Other parts of this series:
- Insurers: Start Boosting your “AIQ”
- How to use AI throughout the insurance value chain, starting with sales and distribution
- How to use AI throughout the insurance value chain with a focus on underwriting and service management
- How to use AI in the insurance value chain: claims management
- How to use AI in the insurance value chain: customer service and policy administration
- The insurance workforce of the future: how to become an AI-driven company
How can insurers meet increased customer expectations at a lower cost? AI-powered care delivers on a future vision of customer service with an opportunity for savings of 30 percent by, for example, driving customers to digital experiences. In this post, I will explore how to apply AI using an intelligent customer engagement (ICE) framework.
How can your insurance company increase its artificial intelligence quotient (AIQ) with a balanced innovation strategy? In this blog series, I’m exploring the myriad ways in which AI adds value to financial services in general and the insurance value chain in particular. In my previous post, I defined the term AIQ and I revealed and discussed three key ingredients to building a strong AIQ: technology, data and people.
In this post, I’ll take a close look at one of the key areas in the insurance value chain—sales and distribution—and explain how AI-related technologies can add value to this function. But first, I want to reiterate the value of AI and why it’s important to transform your business into an AI business.
Why a strong AIQ is vital for your business—and why you need a strategy first.
Most of what’s written about AI relates to cost-cutting and job losses, but as we saw with the example given in regards to the health industry in the previous post, AI is a much more optimistic story. Its greatest benefits are not only efficiency and productivity, but innovation, improved customer and employee experiences, and the development of new sources of value and growth, especially when it is used to augment human capabilities.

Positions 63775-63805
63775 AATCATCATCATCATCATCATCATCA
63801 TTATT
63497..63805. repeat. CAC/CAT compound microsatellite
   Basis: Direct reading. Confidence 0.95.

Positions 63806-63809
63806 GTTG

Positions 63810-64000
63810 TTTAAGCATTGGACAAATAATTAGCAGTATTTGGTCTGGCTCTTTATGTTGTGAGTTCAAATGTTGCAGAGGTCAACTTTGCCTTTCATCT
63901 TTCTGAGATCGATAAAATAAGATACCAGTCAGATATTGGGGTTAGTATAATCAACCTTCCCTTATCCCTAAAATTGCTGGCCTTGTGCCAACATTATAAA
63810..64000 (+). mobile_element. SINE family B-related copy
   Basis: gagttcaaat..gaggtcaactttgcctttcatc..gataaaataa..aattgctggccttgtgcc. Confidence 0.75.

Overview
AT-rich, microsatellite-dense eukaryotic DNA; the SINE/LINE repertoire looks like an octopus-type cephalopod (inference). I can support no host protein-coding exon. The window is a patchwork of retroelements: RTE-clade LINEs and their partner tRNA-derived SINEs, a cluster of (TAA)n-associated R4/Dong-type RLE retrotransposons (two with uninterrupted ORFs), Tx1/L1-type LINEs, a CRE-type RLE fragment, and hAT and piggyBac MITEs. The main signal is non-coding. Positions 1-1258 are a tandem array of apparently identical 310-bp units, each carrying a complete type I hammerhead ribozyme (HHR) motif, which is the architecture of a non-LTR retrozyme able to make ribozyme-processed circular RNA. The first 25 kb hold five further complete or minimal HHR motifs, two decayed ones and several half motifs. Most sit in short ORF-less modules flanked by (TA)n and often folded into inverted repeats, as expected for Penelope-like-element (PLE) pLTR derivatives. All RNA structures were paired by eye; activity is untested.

However, to gain these benefits and to identify relevant use cases, it is necessary to develop a cross-enterprise AI strategy that clarifies the strategic goals: the whys, the hows and the whats of the business model leveraging our “AI strategic approach”, as outlined below.
Once the strategic goals have been clarified, the potential use cases for AI can be identified and prioritized according to the impact and estimated implementation effort they have on supporting the achievement of these goals (such as enhanced operational efficiency or improved customer experience) along the Insurance Value Chain:
How can insurers use AI in sales and distribution?
As mentioned in my previous post, there are numerous use cases of AI that can be applied along the insurance value chain. In this post we focus on AI in marketing, sales and distribution, including:
- Enabling intelligent customer engagement
- Workload balancing / lead allocation for agents
- Machine learning insights to support customer segmentation
- Automated data extraction from PDF reports and comparison against various policy combinations
- Automated demand analysis and generation of new product offerings
- Intelligent reporting and visualization
- Customer personality and tone analysis
- Automated creation of targeted marketing materials and promotions
- Enablement of intelligent self-service product research for customers
- Automated product recommendations and natural language question answering
When it comes to deciding which AI to employ, insurers need to focus on the things that AI and humans do best together. When AI is combined with human ingenuity across the enterprise, it can help solve complex challenges, develop new products and break into and create new markets.